Ahmad Shadeed wrote:

Introduction to HTML5 Elements

Introduction

HTML5 provide us with a lot of elements that could be used to lay out pages structure. 5 years ago, the support was not perfect and so they used HTML5shiv in order to fallback for non supporting browsers.

In 2016, the support is pretty good for these elements, which give us a set of handy tools to build better layouts.

HTML5 Sectioning Elements

The <main> element

From its name, <main> is an important element in a web page which contain the main and important content. It should used only one time per page and couldn’t be nested. With that element in place, screen reader users can scan the page and navigate to the important content easily.

In the below example, we have a web page with a <main> element:

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<header>
    <!-- page head -->
</header>
<main>
   <p>
     <!-- unique content -->
   </p>
</main>
<footer>
   <!-- page foot -->
</footer>

Takeaways

  • <main> element should only be used one time per page. By the way, the HTML standard spec says that they removed the restriction about using multiple <main> elements.

  • The content inside <main> should be unique.

  • We should add role=main so we can guarantee better support for screen readers.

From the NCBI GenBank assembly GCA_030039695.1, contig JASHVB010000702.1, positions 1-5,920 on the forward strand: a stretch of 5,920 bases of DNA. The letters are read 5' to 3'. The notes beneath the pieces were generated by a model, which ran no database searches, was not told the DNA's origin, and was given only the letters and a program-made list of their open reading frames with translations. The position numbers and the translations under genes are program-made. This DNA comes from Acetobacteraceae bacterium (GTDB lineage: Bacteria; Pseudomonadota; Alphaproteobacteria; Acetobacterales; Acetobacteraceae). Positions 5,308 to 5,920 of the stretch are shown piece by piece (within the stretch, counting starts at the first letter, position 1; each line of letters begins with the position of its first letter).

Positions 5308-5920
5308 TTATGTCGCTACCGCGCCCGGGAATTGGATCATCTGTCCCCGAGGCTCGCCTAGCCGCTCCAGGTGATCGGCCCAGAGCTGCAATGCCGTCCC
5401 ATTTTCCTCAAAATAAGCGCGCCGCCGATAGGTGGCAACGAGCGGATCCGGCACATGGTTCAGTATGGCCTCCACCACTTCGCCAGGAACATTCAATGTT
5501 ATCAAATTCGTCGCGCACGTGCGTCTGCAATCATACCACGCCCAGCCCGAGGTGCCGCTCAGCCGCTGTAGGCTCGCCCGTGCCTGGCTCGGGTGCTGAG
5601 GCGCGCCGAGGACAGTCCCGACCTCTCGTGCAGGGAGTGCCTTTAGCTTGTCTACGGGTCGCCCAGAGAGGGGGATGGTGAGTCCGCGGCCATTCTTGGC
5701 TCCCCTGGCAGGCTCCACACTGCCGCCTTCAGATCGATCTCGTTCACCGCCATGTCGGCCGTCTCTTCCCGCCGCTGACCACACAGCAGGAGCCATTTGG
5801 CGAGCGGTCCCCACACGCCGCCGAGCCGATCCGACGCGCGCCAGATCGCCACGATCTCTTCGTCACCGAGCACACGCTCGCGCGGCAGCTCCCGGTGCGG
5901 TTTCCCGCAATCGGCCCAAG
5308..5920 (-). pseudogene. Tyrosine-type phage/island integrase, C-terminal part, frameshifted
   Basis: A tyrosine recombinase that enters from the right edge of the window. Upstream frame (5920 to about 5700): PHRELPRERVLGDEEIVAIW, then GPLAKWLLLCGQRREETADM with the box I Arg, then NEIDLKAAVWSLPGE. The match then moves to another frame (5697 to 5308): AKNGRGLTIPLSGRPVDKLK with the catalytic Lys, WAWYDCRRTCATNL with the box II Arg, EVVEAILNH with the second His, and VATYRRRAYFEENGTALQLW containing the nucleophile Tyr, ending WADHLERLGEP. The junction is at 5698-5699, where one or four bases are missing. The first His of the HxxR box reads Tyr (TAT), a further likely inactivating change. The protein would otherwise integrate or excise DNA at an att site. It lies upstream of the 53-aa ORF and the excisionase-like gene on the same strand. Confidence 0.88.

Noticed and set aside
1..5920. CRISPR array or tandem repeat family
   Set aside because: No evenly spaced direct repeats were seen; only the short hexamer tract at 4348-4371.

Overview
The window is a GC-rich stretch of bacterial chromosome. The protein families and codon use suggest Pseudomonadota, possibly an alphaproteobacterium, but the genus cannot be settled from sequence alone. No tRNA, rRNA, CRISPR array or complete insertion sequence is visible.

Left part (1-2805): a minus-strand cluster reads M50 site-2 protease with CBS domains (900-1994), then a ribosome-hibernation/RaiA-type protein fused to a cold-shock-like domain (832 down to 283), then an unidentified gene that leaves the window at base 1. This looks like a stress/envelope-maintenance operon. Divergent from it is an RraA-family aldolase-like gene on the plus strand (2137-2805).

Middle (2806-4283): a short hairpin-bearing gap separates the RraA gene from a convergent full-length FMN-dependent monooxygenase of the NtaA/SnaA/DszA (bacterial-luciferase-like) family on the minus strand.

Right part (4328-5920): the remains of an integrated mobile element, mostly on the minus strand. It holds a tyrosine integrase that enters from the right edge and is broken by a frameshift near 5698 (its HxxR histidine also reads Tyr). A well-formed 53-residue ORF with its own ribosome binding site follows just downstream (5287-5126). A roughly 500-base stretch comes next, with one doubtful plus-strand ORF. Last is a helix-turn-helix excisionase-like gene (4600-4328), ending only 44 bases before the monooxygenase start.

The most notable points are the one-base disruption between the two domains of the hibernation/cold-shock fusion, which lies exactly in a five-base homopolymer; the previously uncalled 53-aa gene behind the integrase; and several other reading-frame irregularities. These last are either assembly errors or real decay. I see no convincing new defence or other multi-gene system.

• There should not be repeated content inside the <main>, logo, navigation, page title, social links.. etc

  • <main> must not be a descendant of an <article>, <aside>, <footer>, <header>, or <nav> element.

The <nav> element

A section of a page that contains navigation elements which link to the parts within the page or other pages of the website. In most cases, we should only use the <nav> element for major links that lead to important pages in the website.

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<header>
  <h1>a11ymatters</h1>
  <nav>
    <ul>
      <li><a href="/articles">Articles</a></li>
      <li><a href="/projects">Projects</a></li>
      <li><a href="/contact">Contact</a></li>
    </ul>
  </nav>
</header>
<main>
  <p>Lorem ipsum dolor sit amet, consectetur adipisicing elit. 
  Quaerat perferendis doloremque cupiditate...</p>